[Originally published at cultivasian.org on Feb 2007]
We all agree that events like the Gujarat riots are tragic and terrible. But what is the role of intellectuals in avoiding similar tragedies in the future?
Why can’t religion be political?
Obviously, the duty of the intellectual is to try and help us understand the nature of the events and the violence involved. In India and abroad, the concepts of ‘communalism’ and ‘communal violence’ are often used to analyse these riots. These tell us that the main cause behind the Hindu-Muslim conflicts in India is the use of religion for political ends. It is often added that religion itself is not responsible for the riots, but rather its misuse by power-hungry clerics and politicians. The harm of communalism lies in its mixing of political aims and religious identities, which is taken to cause violence. Let us have a closer look at this concept of communal violence.
A first problem is that no theoretical framework is available which allows one to distinguish religion from other human phenomena. This point should not be confused with a demand for clear definitions. One may define the word ‘water’ in any way one chooses; such linguistic reform will not affect our understanding of the world much. The structure of the fluid water remains H2O and chemists are able to distinguish and separate it from other substances because of its composition. On the contrary, no one is able to show what differentiates the religious (as a phenomenon or domain of life) from the political. If that is the case, there is no way to understand the statements about the mixing of politics and religion. Since no tools are available to distinguish secular from religious interests or political from religious aims, the ‘communalism’ analysis becomes trivial: different communities come into conflict in the struggle for political power, because they believe they have divergent interests.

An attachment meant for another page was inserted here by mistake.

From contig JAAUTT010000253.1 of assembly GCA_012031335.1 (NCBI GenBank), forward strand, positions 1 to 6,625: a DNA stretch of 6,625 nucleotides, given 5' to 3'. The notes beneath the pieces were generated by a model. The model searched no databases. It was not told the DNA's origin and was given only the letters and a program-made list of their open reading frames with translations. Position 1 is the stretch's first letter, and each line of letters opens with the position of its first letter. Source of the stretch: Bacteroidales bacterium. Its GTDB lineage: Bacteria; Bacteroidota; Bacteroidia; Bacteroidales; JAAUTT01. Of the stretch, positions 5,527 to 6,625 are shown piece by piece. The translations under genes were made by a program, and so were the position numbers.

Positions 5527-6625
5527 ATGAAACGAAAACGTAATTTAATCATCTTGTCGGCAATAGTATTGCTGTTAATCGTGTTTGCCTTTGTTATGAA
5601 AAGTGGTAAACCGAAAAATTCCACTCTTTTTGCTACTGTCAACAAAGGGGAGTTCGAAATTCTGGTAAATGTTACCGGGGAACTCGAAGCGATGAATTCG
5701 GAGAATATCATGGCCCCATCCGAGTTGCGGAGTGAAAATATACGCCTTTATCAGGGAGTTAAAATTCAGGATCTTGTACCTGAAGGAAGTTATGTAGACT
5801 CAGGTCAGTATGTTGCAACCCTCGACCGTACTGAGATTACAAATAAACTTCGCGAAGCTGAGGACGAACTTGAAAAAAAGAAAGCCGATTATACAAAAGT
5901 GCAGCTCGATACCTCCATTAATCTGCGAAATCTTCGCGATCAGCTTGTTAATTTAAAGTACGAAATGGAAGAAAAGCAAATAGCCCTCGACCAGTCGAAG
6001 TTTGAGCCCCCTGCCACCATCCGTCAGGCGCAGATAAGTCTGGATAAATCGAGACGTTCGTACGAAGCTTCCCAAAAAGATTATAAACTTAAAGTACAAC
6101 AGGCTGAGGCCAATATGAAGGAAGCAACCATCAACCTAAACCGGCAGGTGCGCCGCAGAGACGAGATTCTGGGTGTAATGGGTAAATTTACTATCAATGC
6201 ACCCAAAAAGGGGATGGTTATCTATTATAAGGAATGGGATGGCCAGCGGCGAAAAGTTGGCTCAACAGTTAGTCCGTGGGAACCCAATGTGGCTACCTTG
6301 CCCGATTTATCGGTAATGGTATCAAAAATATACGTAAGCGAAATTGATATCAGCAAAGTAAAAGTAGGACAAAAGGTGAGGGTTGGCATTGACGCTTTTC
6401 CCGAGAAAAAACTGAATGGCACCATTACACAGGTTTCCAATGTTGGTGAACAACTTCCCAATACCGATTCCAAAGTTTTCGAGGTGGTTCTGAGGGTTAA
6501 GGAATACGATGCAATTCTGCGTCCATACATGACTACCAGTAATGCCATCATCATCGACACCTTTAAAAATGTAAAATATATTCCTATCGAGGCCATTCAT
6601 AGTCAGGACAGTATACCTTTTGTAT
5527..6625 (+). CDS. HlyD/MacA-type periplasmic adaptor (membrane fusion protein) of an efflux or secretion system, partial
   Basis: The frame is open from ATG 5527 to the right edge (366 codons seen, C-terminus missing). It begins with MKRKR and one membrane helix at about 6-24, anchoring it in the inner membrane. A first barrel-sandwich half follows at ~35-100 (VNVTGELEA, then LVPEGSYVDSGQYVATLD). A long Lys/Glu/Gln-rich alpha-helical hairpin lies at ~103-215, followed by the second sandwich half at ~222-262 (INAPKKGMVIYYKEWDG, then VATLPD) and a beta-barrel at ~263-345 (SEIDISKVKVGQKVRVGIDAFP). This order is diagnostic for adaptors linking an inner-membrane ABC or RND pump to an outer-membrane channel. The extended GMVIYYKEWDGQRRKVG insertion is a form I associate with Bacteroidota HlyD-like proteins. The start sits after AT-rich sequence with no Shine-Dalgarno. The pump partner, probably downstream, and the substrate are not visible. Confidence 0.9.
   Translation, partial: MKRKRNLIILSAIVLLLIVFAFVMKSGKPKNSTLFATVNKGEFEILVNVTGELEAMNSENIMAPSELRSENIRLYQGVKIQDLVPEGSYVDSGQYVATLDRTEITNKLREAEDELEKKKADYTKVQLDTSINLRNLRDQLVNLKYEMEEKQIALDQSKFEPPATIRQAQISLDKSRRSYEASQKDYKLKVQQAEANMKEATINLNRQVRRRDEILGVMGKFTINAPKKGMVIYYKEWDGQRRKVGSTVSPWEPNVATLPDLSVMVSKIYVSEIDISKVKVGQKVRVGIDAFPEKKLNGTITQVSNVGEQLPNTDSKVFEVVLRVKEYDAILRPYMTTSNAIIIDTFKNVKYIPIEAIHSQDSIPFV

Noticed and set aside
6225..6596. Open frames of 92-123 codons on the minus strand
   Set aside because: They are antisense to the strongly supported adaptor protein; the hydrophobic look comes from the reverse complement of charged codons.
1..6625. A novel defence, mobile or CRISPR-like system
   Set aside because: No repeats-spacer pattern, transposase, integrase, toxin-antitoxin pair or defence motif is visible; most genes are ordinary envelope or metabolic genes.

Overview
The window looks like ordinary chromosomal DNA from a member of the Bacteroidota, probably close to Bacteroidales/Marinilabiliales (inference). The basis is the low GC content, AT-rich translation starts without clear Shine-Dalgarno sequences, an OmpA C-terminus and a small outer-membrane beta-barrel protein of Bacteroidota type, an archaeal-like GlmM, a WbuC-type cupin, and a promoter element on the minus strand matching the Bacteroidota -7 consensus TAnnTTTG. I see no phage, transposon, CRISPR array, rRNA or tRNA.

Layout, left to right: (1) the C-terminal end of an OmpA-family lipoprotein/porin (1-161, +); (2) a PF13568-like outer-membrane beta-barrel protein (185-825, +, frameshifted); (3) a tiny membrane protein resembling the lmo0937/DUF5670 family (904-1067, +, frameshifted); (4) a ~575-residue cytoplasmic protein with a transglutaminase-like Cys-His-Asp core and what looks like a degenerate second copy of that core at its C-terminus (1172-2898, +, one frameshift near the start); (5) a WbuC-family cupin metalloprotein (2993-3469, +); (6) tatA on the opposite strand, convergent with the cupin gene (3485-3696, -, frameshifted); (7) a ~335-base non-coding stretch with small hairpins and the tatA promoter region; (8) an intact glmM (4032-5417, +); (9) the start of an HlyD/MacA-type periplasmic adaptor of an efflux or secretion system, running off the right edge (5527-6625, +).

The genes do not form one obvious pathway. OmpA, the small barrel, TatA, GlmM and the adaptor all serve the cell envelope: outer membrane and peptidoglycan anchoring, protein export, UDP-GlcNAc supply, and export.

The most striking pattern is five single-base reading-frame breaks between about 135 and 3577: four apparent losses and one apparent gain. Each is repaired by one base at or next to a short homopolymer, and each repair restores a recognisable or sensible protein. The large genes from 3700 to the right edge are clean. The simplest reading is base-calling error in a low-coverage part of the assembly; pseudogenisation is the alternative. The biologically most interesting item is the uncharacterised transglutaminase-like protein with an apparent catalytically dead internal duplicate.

Does political religion spark communal violence?
A second problem is that the supposed causal link between the use of religion to attain political goals and the occurrence of inter-community violence is absolutely unclear. Imagine a Buddhist leader invoking the ‘religious’ sentiments of her community in this way: she tells them Buddhist selflessness should defeat the egocentric materialism of other communities, so that society will not degenerate into cut-throat capitalism. It could be argued this is to make use of religion to obtain political power over society. One could equally propose the leader in question is spreading an ideology which makes her community believe that its secular interests are opposed to those of other religious communities. But it is both unclear why this should lead to violence between communities and what is immoral about the acts of this leader. If the example is too unreal, one can give similar descriptions of Gandhi’s satyagraha or Ashoka’s rule. These situations fit perfectly in the conception of communalism of the Indian intellectuals. Yet one can only wonder as to why they should generate inter-community riots. Such examples could be multiplied without end. They show it is not in the least clear what is immoral about the use of religion for political ends and how this ‘communalism’ is linked to violent events like the Gujarat riots.